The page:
Subcontracted airport workers are picketing this morning outside United Airlines’ headquarters in Chicago Wednesday, the day of the company’s annual meeting.
Among those at the picket line are subcontracted airport workers, including baggage handlers, security officers, passenger service workers, cabin cleaners and others, from O’Hare and Newark Liberty International Airports.
The workers are demanding that United Airlines CEO Oscar Munoz “invest in responsible contractors that provide good jobs and in turn offer United Airlines passengers great service,” according to a news release from SEIU* Local 1, which is involved with Airport Workers United.
“While contracted workers are the front-line employees of United Airlines’ operations at Chicago O’Hare, Newark Liberty, and Los Angeles International Airports, United Airlines allows the subcontractors they work for to continue to pay workers poverty wages with no meaningful benefits,” which, according to the union, “undermines the safety and security of all.”
“Airport workers,” the release adds, “believe that United Airlines’ passengers deserve more and also share the company’s commitment to providing employees with the tools that they need to give customers great service.”
Security officers at SEIU Local 1 and 32BJ won new union contracts that will bring thousands of officers above $15 and enhance many benefits, including retirement programs, in both cities.
In Chicago, security officers won additional investments in their work and their communities following the deadliest first quarter their city has seen in years.
More than 1,700 working families will benefit from the new downtown contract, which lifts most officers above $15, maintains fully employer-paid health care, and increases pension benefits. Together, the security officers are expected to bring $46 million to their local economies, pumping necessary resources into Chicago’s struggling neighborhoods.
Now downtown officers are supporting 6,800 suburban officers who will bargain a new contract by the end of the year.
After half of 32BJ security officers surveyed in 2016 said they were worried about their personal safety on the job, officers were able to win immediate access to the training program they have developed.
First 1,000 New York officers won a strong agreement to strengthen training, holiday and sick leave provisions. Then 9,000 more officers in the city won 100-percent employer-paid family healthcare for thousands of officers whose families weren’t yet covered, guaranteed paid time off, and their first contributions to a 401(k).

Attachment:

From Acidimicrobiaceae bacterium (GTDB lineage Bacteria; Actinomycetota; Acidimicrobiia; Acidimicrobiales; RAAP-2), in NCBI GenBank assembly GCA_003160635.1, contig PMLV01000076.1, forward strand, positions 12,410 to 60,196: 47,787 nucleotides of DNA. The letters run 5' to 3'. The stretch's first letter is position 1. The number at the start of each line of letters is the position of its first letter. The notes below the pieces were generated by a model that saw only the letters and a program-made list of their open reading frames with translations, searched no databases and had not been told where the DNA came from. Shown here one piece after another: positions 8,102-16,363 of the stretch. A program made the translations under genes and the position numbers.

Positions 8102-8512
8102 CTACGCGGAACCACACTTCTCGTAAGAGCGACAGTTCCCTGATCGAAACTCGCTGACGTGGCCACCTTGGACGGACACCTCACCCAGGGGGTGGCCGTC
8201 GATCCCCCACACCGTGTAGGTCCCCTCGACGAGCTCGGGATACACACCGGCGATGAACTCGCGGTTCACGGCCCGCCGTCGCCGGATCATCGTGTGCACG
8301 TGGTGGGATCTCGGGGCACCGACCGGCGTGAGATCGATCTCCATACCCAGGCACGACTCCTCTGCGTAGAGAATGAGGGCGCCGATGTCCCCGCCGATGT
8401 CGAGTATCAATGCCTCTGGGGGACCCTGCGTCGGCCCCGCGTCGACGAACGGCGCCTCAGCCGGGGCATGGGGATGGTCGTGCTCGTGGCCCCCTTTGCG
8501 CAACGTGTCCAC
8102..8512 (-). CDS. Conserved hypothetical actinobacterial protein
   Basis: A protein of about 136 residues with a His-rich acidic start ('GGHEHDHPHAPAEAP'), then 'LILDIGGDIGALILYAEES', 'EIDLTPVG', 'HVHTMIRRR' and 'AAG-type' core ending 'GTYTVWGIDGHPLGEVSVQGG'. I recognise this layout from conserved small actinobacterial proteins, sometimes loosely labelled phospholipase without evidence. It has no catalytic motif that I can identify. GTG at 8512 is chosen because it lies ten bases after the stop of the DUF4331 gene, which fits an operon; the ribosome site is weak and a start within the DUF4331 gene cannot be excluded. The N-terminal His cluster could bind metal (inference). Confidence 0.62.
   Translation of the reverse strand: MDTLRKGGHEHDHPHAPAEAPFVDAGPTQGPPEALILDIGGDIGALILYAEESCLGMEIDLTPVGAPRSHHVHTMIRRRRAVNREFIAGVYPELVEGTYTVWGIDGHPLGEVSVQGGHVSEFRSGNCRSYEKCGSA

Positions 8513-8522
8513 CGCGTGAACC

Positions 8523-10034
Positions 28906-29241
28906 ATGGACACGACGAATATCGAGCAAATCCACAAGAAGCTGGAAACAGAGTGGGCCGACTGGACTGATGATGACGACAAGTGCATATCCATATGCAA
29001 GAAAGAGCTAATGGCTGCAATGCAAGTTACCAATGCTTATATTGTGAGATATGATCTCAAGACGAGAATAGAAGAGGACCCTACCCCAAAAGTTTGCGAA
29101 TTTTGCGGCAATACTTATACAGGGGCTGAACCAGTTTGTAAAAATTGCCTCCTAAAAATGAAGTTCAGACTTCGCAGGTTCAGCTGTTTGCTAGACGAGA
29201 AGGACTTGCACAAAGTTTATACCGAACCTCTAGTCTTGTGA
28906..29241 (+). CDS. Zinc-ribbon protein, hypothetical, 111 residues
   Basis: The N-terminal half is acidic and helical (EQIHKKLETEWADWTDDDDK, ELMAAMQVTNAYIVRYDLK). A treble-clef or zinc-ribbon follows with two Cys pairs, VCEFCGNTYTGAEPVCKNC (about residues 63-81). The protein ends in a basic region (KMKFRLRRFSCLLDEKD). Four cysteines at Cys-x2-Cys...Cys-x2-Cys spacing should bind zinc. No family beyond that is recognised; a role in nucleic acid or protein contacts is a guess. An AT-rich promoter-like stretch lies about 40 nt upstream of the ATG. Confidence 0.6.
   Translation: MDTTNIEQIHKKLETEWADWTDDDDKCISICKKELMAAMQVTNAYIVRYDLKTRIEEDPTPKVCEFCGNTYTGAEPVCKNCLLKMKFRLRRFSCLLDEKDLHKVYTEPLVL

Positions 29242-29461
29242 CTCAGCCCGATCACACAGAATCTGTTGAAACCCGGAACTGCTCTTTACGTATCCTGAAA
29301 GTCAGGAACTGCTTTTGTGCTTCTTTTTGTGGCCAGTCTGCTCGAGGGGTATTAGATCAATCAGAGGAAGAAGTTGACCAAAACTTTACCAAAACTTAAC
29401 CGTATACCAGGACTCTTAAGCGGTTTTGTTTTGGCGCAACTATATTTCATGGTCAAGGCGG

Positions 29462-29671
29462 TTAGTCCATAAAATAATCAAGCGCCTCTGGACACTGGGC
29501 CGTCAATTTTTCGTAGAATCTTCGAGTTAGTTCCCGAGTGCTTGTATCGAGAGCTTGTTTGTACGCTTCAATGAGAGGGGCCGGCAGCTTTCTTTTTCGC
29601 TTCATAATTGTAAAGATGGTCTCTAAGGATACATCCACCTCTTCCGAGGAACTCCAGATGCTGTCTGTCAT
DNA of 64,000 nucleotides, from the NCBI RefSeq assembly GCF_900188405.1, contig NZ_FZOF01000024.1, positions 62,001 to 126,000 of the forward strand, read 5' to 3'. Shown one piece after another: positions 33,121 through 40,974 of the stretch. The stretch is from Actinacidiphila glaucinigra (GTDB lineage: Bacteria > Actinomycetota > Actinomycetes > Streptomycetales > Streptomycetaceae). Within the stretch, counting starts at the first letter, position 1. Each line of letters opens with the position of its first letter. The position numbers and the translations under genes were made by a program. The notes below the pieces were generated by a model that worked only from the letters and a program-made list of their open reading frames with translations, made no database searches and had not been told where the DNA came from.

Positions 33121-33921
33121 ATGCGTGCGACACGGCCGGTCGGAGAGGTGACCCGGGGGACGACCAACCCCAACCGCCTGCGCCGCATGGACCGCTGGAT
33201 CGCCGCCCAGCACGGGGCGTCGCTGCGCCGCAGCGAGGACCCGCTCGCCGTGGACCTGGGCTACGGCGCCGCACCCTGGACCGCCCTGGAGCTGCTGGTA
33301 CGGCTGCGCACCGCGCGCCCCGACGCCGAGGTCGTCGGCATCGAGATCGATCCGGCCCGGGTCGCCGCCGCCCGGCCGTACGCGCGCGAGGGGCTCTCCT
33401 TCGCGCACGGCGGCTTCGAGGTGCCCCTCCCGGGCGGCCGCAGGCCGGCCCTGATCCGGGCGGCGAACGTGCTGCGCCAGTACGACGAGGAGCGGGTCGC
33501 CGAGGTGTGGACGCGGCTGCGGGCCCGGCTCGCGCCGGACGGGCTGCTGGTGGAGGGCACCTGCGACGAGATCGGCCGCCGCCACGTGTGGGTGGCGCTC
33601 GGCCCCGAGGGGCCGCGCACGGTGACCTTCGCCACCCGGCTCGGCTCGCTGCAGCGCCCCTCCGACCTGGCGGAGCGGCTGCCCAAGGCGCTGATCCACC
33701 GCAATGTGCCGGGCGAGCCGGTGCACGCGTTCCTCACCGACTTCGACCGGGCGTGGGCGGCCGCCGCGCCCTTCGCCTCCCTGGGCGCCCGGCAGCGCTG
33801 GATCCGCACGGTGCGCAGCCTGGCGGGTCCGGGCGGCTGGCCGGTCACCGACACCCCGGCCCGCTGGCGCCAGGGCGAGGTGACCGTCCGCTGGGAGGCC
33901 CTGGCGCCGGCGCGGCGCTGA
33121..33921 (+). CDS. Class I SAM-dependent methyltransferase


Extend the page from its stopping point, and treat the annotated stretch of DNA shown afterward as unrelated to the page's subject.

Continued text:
Both New York contracts will raise minimum wages above $15—another important victory in the Fight for $15 and safer cities.
CHICAGO (CBS) — Several alderman have joined union airport workers in an effort to create an elected airport authority, and wrestle control of O’Hare and Midway airports away from Mayor Rahm Emanuel.
Supporters of the push for an elected airport board is that every other major airport in the U.S. is run by either an elected authority, or a board one appointed by both the local mayor and the governor. They said Chicago is the only city to have its airports run directly out of City Hall.
“Throughout the United States and internationally, there are airport authorities, there are airport boards that work together with the constituencies of each of those cities and countries to make sure that it is the taxpayers, the citizens, the people that use those airports that are put first,” Ald. Scott Waguespack (32nd) said.
The alderman said an elected airport authority could bring a lot of benefits to travelers, airlines, and people living near the airports.
Security guards at Chicago’s downtown buildings have approved and ratified a contract with the Building Owners and Managers Association (BOMA).
The deal secures a 9 percent wage increase over the life of the contract, boosts pensions and keeps a 100 percent employer-paid health insurane plan in place.
“When contractors in Chicago do the right thing by creating good jobs and investing in families, our neighborhoods benefit,” said Tom Balanoff, SEIU Local 1 president. “This monumental contract will help boost the communities that need it the most. Our city, our children and the future of Chicago are better because of this agreement.”
Most of the 1,700 security guards covered under the contract will also see their hourly wage hit at least $15. According to SEIU, which represents the security guards, the deal will bring $46 million into some of the city’s most economically-depressed communities, where a majority of the workers live.